The following year Tomlinson made Franchione’s job relatively easy. If the ball was placed in the hands of Tomlinson, good things were likely to happen. Though the 1999 season started rough with a 1-3 start, things started to turn around. Tomlinson exploded for an NCAA record 406 rushing yards against UTEP on his way to rushing for an NCAA-leading 1,850 yards (a small bit more than the Heisman Trophy winning and AP Player of the Year Ron Dayne, from Wisconsin) and 18 touchdowns. But his encore presentation was even better.
Tomlinson followed up his stellar junior season with a phenomenal senior season by leading the nation with 2,198 yards from scrimmage and rushing for 2,158 yards and 22 touchdowns (second to Virginia Tech’s Lee Suggs). Tomlinson’s efforts earned him consensus All-American honors as well as the Doak Walker Award, but more importantly Tomlinson earned an invitation to the Heisman Trophy presentation as a finalist, firmly putting TCU’s name back in the conscious of the college football world. TCU had finally put together consecutive winning seasons and were showing a clear positive trend on the field. Tomlinson played a key role in the progress but it would have to continue without him from hat point on.
Franchione’s success at TCU landed him an offer to become the next head coach at Alabama prior to TCU’s appearance in the Mobile Alabama Bowl in 2000. The keys to the program would be handed off to Gary Patterson, who would lead TCU in to a new conference, Conference USA. Success in the conference led to another invitation by the Mountain West Conference, and you probably know the rest of TCU’s conference history from there.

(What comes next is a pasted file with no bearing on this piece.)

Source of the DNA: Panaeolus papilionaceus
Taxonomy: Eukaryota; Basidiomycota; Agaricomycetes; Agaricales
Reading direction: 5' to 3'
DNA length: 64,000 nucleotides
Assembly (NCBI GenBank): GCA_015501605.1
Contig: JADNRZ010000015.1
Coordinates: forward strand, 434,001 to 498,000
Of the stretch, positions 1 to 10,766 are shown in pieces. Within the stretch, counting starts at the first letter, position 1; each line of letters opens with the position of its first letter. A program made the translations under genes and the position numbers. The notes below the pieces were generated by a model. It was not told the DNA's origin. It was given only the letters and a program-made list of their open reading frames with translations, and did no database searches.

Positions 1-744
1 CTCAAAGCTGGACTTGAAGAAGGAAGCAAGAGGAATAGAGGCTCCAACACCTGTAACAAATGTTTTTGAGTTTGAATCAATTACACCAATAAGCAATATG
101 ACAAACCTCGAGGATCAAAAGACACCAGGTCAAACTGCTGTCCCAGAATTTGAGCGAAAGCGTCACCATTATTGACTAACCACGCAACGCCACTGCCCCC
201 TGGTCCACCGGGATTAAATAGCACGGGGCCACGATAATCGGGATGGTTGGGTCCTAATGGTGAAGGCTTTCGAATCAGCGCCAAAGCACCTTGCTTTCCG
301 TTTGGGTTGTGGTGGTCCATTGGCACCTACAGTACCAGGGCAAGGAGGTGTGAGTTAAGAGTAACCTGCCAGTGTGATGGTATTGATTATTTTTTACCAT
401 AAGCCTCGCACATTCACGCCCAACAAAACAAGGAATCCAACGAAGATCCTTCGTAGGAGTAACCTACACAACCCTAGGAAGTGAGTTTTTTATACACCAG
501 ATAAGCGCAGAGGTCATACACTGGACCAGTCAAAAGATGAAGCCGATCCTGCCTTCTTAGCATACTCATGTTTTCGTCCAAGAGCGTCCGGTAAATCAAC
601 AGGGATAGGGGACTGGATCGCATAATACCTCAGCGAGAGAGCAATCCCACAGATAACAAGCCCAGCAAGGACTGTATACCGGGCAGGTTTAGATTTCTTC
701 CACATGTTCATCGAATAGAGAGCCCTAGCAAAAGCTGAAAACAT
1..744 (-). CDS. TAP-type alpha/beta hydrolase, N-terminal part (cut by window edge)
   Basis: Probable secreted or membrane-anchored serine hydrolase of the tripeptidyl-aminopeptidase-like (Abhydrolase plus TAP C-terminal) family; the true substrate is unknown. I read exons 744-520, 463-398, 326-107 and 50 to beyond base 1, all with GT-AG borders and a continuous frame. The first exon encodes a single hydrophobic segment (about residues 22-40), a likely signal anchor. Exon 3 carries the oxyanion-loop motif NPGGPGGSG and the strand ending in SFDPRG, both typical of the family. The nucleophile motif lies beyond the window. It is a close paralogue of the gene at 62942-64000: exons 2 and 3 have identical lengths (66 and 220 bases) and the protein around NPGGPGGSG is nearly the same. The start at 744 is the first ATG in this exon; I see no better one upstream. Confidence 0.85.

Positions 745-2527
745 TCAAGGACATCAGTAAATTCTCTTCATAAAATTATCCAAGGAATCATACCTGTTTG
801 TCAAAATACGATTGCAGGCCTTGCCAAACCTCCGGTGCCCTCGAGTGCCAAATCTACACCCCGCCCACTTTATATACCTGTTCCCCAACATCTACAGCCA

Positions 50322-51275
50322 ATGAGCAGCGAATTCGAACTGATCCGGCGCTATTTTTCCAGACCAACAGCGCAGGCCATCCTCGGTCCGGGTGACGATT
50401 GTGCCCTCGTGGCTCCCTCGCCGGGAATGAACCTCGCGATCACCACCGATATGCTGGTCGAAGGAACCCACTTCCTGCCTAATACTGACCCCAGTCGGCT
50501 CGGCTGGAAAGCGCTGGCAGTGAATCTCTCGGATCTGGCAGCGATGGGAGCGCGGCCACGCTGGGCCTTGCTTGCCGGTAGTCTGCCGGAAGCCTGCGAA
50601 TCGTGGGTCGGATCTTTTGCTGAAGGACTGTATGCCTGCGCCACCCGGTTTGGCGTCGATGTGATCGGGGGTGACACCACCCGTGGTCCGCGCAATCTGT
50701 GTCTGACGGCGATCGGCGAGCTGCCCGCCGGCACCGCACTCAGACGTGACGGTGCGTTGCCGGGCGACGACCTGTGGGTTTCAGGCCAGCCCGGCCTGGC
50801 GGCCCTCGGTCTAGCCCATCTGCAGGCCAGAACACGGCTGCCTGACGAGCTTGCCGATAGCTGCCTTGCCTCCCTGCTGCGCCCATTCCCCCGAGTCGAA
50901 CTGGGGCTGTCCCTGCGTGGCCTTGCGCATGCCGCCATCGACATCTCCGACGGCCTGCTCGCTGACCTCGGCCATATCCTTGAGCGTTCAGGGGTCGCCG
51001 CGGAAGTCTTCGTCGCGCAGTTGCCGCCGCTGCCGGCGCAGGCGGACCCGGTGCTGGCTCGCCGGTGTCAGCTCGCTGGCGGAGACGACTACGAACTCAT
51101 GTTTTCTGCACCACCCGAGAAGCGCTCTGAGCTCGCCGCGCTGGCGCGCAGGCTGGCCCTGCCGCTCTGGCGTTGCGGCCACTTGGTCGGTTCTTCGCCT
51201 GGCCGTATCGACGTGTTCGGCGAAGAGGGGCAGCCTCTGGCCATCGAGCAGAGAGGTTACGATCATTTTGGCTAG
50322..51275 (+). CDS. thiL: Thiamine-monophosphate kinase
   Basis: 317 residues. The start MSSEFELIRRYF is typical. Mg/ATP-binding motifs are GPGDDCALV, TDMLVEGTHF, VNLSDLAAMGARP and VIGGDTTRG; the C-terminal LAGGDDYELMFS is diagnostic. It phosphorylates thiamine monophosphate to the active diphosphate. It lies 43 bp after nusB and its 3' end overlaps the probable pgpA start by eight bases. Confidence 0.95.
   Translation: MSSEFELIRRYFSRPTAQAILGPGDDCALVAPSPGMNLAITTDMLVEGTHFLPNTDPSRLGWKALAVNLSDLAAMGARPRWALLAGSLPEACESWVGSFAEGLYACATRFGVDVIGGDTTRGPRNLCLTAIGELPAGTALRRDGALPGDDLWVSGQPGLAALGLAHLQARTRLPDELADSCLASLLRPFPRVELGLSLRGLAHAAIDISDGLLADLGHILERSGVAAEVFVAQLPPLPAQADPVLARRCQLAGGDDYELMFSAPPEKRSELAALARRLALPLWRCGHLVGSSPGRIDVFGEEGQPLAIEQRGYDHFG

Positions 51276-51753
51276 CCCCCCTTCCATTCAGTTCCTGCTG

Tomlinson was not the only person responsible for helping TCU get on the right track, but you can certainly make a case that he might be the most important player in the process. After Tomlinson moved on to the NFL (he would later return to complete his degree), TCU finished 6-6 in 2001 but the groundwork was there for future success, which resulted in eight seasons of at least ten wins, a pair of BCS bowl appearances and, ultimately, invites to two separate big money conferences. Credit Patterson for taking the program to the next level, as well as the entire athletic department staff, but consider that TCU’s road to football resurgence was sparked by Tomlinson.
Without Tomlinson, would TCU have had highlights being shown on television?
Without Tomlinson, would TCU have been as fun to watch in 1999 and 2000?
Without Tomlinson playing well in the NFL, would recruits consider TCU a place where their NFL dreams can be realized?
Or maybe the question is without TCU, would Tomlinson have gone on to a Hall of fame career?
Regardless of who needed who more, the relationship between Tomlinson and TCU was a match made in heaven that paid dividends for both sides equally over time.
This article was originally posted on Examiner.com.